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Notes & News: Australia - Antarctica - American Samoa - Mozambique - Important Bird Areas - Mediterranean - Climate change and MPAs - Global MPA coverage

News

Australian Government officially designates final network of Commonwealth MPAs

It is now official.  On 16 November as MPA News went to press, the Australian Government formally approved what it proposed last June - a national representative system of MPAs that increases the nation's MPA system from 27 sites to 60, and now covers 3 million km2 in total (MPA News 14:1).  Described by the Government as the most comprehensive marine park network worldwide, the system includes the new Coral Sea Marine Reserve, a nearly 1 million-km2 area of which half will be no-take.

The process of developing management plans for the new reserves has begun, including what gear types and activities will be allowed in the MPAs.  No new "on the water" changes for users in the MPAs will take effect until July 2014.  In recognition of the expected impact of the new restrictions on fishing, the Government announced a plan to allocate around AU $100 million (US $104 million) in fisheries adjustment assistance.  "The assistance package recognizes that while the marine reserves are estimated to only have around 1 per cent impact on the commercial fishing industry nationally, some fishers and fishing businesses will be affected," said Environment Minister Tony Burke.  Government announcements and fact sheets on the MPAs and the assistance package are at http://environment.gov.au/about/media/resources/marinereserves/index.html.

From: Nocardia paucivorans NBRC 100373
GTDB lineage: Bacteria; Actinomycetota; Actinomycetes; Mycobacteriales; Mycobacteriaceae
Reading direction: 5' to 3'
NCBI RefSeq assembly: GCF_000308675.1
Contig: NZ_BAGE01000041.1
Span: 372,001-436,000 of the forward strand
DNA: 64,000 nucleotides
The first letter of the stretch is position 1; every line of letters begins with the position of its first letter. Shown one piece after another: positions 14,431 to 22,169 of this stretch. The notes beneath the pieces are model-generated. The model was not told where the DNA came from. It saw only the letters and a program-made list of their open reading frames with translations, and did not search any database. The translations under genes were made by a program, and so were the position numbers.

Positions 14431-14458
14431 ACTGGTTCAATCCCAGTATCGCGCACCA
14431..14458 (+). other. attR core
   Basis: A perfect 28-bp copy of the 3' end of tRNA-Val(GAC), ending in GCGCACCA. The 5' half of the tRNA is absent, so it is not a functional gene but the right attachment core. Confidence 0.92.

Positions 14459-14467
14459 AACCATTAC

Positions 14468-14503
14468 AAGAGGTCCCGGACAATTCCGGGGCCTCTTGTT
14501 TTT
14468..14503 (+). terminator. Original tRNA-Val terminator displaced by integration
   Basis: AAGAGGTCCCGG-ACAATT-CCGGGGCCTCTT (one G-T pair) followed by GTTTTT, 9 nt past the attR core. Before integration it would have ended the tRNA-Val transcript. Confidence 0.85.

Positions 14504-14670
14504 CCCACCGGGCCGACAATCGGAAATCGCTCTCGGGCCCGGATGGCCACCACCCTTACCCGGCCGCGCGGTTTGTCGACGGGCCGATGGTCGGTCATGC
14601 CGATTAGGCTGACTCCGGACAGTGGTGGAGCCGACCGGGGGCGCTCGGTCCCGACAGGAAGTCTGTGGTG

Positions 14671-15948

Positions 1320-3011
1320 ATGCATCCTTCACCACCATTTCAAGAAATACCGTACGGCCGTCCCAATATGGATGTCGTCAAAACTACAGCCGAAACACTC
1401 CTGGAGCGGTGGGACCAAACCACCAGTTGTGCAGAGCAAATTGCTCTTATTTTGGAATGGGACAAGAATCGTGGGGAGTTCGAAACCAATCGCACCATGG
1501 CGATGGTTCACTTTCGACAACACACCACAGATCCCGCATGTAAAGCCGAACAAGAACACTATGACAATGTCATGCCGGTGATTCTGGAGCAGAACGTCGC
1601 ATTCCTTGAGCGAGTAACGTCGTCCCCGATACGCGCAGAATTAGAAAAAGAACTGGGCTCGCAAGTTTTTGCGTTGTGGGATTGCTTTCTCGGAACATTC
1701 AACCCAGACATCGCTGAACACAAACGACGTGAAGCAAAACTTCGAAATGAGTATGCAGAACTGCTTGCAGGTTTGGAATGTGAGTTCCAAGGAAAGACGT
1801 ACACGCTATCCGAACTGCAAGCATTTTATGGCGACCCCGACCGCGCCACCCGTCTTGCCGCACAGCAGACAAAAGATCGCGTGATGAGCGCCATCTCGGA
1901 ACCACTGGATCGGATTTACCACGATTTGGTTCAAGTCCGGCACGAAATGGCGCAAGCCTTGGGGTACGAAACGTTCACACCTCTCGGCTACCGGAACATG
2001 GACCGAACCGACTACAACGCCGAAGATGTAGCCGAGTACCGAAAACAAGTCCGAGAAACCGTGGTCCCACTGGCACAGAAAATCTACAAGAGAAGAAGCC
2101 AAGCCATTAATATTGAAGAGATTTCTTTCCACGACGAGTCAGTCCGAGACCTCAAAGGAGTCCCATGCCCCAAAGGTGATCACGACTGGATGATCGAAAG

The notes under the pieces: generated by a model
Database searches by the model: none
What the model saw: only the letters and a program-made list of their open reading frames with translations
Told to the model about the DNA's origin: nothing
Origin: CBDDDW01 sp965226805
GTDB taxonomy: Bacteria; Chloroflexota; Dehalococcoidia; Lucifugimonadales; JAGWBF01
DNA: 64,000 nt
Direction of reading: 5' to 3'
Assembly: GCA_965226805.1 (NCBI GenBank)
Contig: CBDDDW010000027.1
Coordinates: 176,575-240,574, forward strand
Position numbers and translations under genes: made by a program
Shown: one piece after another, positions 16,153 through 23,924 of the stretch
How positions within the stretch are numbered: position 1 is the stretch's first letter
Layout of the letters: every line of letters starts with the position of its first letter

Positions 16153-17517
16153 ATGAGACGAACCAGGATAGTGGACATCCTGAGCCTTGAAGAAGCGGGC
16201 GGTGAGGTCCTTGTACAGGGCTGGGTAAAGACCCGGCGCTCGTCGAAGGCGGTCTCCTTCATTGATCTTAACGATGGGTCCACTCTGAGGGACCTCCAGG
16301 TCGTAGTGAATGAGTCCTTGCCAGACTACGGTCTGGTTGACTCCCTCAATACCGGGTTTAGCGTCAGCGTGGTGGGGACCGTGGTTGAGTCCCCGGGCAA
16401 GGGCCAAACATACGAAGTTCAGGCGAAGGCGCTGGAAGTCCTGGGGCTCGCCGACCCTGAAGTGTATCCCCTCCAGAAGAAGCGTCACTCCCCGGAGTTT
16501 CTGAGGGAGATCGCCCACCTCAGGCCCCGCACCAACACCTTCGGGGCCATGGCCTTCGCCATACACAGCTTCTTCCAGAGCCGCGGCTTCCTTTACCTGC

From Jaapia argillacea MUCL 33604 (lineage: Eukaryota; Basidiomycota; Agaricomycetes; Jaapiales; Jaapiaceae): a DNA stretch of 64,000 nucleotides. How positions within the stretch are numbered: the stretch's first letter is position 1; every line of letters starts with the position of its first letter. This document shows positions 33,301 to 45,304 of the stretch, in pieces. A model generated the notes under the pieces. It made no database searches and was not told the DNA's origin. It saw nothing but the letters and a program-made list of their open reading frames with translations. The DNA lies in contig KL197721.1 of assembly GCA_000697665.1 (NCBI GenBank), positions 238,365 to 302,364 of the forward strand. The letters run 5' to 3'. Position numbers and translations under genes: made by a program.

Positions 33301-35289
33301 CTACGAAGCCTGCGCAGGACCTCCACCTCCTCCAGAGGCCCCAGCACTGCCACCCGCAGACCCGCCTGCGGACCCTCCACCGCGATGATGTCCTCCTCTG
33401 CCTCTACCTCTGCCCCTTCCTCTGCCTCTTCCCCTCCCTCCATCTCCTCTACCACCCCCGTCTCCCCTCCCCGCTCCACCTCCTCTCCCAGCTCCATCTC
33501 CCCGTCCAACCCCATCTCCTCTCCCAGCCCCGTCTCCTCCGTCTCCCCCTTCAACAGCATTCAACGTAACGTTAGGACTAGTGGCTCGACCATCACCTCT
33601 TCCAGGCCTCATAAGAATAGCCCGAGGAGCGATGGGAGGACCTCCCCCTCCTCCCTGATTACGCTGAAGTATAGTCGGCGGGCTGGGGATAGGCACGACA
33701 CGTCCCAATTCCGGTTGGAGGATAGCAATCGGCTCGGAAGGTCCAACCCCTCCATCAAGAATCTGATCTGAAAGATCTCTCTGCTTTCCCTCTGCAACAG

CCAMLR fails to reach consensus on Antarctic MPA proposals

At their annual meeting in October 2012, member states to the Commission for the Conservation of Antarctic Marine Living Resources (CCAMLR) failed to reach unanimous agreement on three separate proposals for marine reserves in Antarctic waters.  The proposals covered the Ross Sea, Eastern Antarctica, and areas exposed by collapsed ice sheets near the Antarctic Peninsula.  Each proposal would have closed areas to fishing and used the closures as study sites on impacts of climate change on polar ecosystems.  CCAMLR operates by consensus; since there was no full agreement on the reserves at the October meeting, the proposals have been tabled until a special meeting of CCAMLR to be held in Germany in July 2013. 

CCAMLR member states include the EU and 24 nations.  Prior to the October meeting, member states New Zealand and the US had rival plans for a Ross Sea reserve, as described in the September-October 2012 issue of MPA News by Evan Bloom of the US Department of State (MPA News 14:2).  They managed to bridge their differences, presenting a joint proposal to CCAMLR for a 2.27 million-km2 MPA.  The CCAMLR website is www.ccamlr.org.  The Antarctic Ocean Alliance, a coalition of conservation groups, is at www.antarcticocean.org.


US expands tiny MPA to more than 50,000 times original size